Senate leaders have finally struck a power-sharing agreement that will allow Democrats to officially take the reins of committees, with Majority Leader Chuck Schumer calling on incoming chairs to put climate change at the top of the agenda.
After weeks of negotiations, the New York Democrat announced this morning that the Senate will vote today on the organizing resolution, which sets the chamber's rules and committee rosters for both parties for the 117th Congress.
"I'm confident our members are ready to hit the ground running on the most important issues that face our country," Schumer said.
"Senate Democrats are not going to waste any time taking on the biggest challenges facing our country and our planet," he added.
The organizing resolution allows Democrats to formally take over Senate committees, which technically have remained in the hands of Republicans even though Democrats control the 50-50 chamber because of Vice President Kamala Harris' tiebreaking vote.
GOP chairs have yielded the gavels to their counterparts as a courtesy, including for confirmation hearings on President Biden's Cabinet nominees.
Schumer made clear today that the incoming Democratic panel leaders will get to work immediately on climate change.
"I've already instructed the incoming Democratic chairs of all relevant committees to begin holding hearings on the climate crisis in preparation for enacting President Biden's 'Build Back Better' agenda, which includes major climate legislation," Schumer said on the floor.
The Energy and Natural Resources Committee began that process this morning with a hearing examining energy-sector trends and past progress in addressing climate change.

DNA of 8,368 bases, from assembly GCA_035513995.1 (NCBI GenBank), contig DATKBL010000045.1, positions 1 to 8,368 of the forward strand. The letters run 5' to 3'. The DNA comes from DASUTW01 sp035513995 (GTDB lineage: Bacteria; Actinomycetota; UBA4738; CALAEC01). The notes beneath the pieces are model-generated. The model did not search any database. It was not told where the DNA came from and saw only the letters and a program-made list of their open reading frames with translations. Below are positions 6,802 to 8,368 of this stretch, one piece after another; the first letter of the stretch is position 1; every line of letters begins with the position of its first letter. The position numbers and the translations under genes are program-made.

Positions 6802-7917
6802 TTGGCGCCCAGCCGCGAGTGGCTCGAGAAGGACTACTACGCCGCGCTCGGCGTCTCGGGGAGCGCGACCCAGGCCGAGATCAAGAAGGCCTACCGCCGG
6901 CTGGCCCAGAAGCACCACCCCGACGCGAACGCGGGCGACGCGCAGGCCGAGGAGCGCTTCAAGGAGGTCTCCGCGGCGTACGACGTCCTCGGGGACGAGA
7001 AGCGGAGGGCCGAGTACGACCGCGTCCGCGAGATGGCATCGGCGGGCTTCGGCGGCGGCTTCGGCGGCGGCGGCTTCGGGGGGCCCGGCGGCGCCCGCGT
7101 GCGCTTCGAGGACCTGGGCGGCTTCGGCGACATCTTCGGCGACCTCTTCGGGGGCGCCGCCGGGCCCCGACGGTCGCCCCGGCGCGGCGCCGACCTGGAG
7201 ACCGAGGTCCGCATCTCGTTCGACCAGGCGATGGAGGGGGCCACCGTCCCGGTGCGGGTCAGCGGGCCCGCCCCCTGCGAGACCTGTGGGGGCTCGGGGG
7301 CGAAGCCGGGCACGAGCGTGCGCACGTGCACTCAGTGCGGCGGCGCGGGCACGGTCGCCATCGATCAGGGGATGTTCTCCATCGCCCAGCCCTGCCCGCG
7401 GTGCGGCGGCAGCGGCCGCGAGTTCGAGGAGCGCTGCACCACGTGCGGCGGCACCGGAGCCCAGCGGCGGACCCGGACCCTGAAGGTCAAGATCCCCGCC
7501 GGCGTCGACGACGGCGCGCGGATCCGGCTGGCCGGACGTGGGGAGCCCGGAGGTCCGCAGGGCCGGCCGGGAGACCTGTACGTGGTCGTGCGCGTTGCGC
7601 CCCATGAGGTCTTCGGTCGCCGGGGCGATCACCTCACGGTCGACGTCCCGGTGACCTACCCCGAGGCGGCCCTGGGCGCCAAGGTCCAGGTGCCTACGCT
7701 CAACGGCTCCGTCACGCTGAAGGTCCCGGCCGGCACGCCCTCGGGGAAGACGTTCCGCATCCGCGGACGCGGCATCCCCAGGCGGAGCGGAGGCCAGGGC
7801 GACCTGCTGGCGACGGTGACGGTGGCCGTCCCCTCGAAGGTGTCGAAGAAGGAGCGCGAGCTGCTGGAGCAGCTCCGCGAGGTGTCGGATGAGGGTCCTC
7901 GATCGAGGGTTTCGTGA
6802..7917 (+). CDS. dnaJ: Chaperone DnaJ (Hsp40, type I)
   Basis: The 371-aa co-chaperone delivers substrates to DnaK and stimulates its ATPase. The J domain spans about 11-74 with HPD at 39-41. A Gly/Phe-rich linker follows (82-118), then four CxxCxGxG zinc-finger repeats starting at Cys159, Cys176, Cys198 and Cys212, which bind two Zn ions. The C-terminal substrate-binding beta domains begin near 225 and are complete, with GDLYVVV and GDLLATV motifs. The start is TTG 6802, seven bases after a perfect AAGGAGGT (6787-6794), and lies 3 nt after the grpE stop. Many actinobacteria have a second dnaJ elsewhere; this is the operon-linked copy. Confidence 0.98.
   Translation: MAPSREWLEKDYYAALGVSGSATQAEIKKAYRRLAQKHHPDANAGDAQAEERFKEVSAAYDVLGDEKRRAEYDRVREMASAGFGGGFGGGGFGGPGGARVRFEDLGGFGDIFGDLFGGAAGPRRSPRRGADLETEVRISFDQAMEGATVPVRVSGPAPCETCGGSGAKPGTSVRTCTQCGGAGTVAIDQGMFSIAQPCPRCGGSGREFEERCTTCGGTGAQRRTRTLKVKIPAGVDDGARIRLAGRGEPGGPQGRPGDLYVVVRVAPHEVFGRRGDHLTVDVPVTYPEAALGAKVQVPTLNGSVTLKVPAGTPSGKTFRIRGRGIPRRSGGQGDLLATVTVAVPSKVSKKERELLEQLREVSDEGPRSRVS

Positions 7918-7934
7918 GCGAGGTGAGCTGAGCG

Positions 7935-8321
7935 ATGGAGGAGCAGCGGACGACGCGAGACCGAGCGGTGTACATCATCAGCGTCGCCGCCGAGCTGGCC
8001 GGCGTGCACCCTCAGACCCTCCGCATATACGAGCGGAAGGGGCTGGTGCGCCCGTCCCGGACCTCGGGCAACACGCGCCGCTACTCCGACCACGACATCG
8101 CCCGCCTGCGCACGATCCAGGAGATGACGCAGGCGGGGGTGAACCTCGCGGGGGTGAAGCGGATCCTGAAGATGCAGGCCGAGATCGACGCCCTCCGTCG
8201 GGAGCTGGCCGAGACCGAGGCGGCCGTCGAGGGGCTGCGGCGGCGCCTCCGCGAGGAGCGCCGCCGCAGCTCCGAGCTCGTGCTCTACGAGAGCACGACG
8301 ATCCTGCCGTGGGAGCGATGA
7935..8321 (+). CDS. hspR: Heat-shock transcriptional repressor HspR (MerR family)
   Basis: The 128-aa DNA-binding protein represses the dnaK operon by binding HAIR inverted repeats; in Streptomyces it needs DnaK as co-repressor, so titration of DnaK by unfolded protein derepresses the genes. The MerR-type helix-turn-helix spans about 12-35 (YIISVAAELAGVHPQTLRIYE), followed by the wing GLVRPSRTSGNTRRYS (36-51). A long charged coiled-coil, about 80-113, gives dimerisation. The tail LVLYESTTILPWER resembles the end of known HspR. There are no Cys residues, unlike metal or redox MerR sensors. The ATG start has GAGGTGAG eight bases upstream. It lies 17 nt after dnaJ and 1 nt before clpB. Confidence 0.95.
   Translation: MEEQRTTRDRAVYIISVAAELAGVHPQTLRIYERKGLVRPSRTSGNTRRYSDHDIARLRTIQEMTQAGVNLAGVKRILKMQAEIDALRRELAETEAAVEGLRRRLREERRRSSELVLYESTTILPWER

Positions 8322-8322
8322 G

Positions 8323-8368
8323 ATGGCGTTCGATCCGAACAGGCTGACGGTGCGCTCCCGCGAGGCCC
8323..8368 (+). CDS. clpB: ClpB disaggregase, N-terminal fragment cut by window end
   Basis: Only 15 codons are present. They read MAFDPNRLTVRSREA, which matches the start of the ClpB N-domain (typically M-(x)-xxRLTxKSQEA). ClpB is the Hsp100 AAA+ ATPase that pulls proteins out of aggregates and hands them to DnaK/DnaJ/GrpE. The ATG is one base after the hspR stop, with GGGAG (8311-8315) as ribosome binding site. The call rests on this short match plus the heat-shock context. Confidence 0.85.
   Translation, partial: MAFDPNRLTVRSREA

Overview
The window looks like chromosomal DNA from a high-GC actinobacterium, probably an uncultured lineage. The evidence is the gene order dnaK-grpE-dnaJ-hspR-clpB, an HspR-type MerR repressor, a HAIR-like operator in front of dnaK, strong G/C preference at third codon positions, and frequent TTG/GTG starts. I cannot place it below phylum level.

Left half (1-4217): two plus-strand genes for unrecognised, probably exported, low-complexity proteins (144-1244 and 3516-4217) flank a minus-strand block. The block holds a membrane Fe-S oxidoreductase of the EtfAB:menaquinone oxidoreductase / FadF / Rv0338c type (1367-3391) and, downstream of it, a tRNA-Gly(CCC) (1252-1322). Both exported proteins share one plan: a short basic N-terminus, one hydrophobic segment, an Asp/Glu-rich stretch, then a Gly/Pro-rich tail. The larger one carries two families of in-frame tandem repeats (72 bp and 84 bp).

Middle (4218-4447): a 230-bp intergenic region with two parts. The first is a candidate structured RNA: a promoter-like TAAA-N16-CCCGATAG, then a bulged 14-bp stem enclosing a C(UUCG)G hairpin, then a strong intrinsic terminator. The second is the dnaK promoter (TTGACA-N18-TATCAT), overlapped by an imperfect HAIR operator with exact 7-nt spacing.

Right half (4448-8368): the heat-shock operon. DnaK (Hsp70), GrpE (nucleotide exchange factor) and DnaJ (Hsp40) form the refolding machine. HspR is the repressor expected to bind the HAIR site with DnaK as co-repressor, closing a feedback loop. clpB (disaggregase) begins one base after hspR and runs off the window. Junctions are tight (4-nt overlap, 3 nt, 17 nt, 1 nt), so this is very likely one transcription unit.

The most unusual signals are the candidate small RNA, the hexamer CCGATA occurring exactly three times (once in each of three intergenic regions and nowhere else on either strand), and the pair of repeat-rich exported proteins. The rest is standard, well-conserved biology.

"As we all know, climate change touches virtually every aspect of our economy and involves virtually every aspect of public policy," Schumer said.
"So as the Biden administration prepares a whole-of-government approach to combating climate change, the Democratic majority will pursue a whole-of-Senate approach, as well."
Although the organizing resolution is normally passed without fanfare in the opening days of a new Congress, there were several complicating circumstances that contributed to this year's delay.
For starters, control of the chamber was unknown until the twin Jan. 5 Senate Georgia runoffs, in which Democrats Raphael Warnock and Jon Ossoff ousted the GOP incumbents and produced the 50-50 split. That meant that Republicans held the majority until the Jan. 20 inauguration, when Harris was sworn in.
Text of the organizing resolution wasn't available at press time, but Schumer and Minority Leader Mitch McConnell (R-Ky.) have been negotiating from the power-sharing deal struck in 2001, when the Senate was also split 50-50.
McConnell wanted the agreement to rule out the possibility of eliminating the legislative filibuster, a demand Schumer would not agree to.
McConnell eventually yielded after moderate Democrats Joe Manchin of West Virginia and Kyrsten Sinema of Arizona pledged that they would oppose efforts to kill the filibuster.
"It took some time to work that out," Majority Whip Dick Durbin (D-Ill.) told reporters today. "It slowed us down."
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